A coordinated easing of travel restrictions will be necessary for this plan to succeed. Restrictions resulting from the continued occupation of the West Bank—including control of 60 percent of the West Bank designated by agreement as being under Israel’s military and civilian control, classified as “Area C” under the Oslo II Accords—hamper economic growth, the efforts to build Palestinian Authority institutions, and urban planning.

While Secretary Kerry discussed the broad contours of the economic-development plan, its details have been largely kept under wraps. Palestinian leaders have cautioned, however, that economic efforts cannot take the place of achieving Palestinian statehood. “The Palestinian leadership will not offer political concessions in exchange for economic benefits,” said Mohammad Mustafa, chairman and CEO of the Palestine Investment Fund, shortly after Secretary Kerry announced the economic plan.

Under the leadership of Middle East Quartet Representative Tony Blair, the plan is understood to have targeted eight sectors for growth: construction/housing, building materials, tourism, light manufacturing, agriculture, energy, water, and information technology. Over the past several years, cuts in donor aid have led to a severe financial crisis for the Palestinian Authority, leaving it unable to pay the salaries of its government employees. Unemployment in the West Bank is predicted to reach 24 percent this year, and in Gaza, it is currently 31 percent.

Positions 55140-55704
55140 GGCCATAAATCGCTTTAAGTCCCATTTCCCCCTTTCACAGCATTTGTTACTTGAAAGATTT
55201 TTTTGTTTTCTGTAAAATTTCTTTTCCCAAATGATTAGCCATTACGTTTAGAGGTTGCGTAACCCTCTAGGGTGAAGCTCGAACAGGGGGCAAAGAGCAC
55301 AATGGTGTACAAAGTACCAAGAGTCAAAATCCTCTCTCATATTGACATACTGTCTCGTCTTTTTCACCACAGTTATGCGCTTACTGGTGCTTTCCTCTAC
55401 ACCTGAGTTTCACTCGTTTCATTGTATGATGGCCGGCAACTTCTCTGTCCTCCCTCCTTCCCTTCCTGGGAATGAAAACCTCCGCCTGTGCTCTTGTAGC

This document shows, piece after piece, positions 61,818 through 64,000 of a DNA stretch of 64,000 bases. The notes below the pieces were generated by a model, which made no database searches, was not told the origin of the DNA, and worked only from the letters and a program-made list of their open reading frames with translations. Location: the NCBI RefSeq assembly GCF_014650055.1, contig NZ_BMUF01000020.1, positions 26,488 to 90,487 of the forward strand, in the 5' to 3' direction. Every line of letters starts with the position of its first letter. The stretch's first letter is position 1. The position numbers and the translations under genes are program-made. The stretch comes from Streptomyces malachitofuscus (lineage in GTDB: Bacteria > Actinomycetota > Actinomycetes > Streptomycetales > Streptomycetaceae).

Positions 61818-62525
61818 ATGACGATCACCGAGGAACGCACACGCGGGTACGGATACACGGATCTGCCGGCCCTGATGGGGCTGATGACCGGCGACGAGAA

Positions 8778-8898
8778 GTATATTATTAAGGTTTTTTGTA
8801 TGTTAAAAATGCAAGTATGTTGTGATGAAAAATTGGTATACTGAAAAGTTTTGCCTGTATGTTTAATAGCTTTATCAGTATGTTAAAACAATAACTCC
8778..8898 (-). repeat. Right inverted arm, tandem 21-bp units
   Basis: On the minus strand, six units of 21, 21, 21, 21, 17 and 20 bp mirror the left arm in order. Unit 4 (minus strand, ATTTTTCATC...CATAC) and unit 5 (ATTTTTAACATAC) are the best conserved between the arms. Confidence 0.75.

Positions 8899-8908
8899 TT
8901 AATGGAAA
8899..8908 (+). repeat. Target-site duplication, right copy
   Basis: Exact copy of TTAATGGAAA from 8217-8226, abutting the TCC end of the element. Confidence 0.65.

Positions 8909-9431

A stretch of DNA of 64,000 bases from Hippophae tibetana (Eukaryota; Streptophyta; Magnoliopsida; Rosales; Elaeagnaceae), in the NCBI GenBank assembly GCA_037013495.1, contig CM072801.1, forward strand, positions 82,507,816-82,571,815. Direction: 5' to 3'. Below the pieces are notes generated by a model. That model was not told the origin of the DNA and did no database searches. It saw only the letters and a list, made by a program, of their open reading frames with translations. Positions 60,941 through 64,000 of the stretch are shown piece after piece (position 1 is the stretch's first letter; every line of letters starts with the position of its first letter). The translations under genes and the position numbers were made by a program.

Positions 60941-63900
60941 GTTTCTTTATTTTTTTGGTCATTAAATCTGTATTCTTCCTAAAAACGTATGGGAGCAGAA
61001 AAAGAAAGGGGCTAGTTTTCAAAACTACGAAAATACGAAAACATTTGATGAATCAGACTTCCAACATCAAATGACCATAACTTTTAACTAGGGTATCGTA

“The objective here is to leverage the private sector into making very, very significant investments into the West Bank and also to Gaza Strip,” said a senior State Department official. The official cautioned, however, that “[t]his will only work in the context of a two-state outcome.”